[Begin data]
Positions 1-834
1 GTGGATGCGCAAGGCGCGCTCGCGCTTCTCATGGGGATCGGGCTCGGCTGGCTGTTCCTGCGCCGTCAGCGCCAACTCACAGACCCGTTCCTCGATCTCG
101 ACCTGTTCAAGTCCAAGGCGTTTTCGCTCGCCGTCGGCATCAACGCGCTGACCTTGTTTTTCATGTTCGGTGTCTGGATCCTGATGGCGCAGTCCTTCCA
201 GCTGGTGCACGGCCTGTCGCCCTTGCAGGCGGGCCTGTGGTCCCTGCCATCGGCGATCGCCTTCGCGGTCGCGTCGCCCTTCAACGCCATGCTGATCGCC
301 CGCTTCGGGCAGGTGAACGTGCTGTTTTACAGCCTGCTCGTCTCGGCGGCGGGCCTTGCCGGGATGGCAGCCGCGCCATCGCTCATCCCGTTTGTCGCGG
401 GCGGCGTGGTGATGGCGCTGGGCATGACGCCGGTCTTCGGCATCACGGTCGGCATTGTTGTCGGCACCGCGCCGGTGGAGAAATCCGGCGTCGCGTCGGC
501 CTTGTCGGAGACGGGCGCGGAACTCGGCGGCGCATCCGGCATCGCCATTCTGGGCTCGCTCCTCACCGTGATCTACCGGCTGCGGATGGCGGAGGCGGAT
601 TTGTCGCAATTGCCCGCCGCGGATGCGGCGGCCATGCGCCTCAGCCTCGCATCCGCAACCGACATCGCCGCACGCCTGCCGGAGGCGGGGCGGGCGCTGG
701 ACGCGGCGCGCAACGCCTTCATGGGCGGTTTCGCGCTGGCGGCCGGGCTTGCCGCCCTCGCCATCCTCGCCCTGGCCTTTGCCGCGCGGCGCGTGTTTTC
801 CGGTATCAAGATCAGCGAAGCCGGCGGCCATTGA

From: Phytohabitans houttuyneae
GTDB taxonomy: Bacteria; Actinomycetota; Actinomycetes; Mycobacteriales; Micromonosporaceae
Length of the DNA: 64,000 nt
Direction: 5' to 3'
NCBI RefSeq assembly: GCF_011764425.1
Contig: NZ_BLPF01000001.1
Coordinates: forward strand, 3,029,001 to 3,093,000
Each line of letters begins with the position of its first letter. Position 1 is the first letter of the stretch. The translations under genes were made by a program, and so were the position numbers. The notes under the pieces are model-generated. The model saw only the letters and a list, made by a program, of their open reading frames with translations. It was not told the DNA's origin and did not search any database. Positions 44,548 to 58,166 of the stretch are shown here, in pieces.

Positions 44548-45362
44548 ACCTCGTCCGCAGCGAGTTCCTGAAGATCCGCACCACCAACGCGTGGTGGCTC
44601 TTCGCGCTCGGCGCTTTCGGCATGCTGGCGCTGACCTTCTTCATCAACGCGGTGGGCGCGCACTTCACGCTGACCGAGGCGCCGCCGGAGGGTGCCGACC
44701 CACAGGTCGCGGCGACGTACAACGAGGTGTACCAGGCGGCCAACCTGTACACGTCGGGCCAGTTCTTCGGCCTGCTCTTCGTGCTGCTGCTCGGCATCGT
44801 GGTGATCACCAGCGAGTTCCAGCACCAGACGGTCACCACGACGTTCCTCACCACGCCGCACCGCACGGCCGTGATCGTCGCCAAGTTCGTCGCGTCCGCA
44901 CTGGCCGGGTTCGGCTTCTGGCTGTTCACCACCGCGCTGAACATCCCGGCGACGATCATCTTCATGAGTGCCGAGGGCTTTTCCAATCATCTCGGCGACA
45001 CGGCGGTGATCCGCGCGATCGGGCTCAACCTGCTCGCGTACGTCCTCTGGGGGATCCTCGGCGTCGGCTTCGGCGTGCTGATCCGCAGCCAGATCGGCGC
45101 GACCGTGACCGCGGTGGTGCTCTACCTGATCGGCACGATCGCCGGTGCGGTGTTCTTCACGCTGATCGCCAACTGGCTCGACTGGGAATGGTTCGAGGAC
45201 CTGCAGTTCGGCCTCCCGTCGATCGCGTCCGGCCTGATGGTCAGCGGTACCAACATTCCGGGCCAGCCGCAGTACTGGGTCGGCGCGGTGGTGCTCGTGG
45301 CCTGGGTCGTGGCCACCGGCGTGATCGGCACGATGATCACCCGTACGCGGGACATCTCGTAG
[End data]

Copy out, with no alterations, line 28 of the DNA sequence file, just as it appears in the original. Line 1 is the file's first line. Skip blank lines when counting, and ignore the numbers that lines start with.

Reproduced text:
45301 CCTGGGTCGTGGCCACCGGCGTGATCGGCACGATGATCACCCGTACGCGGGACATCTCGTAG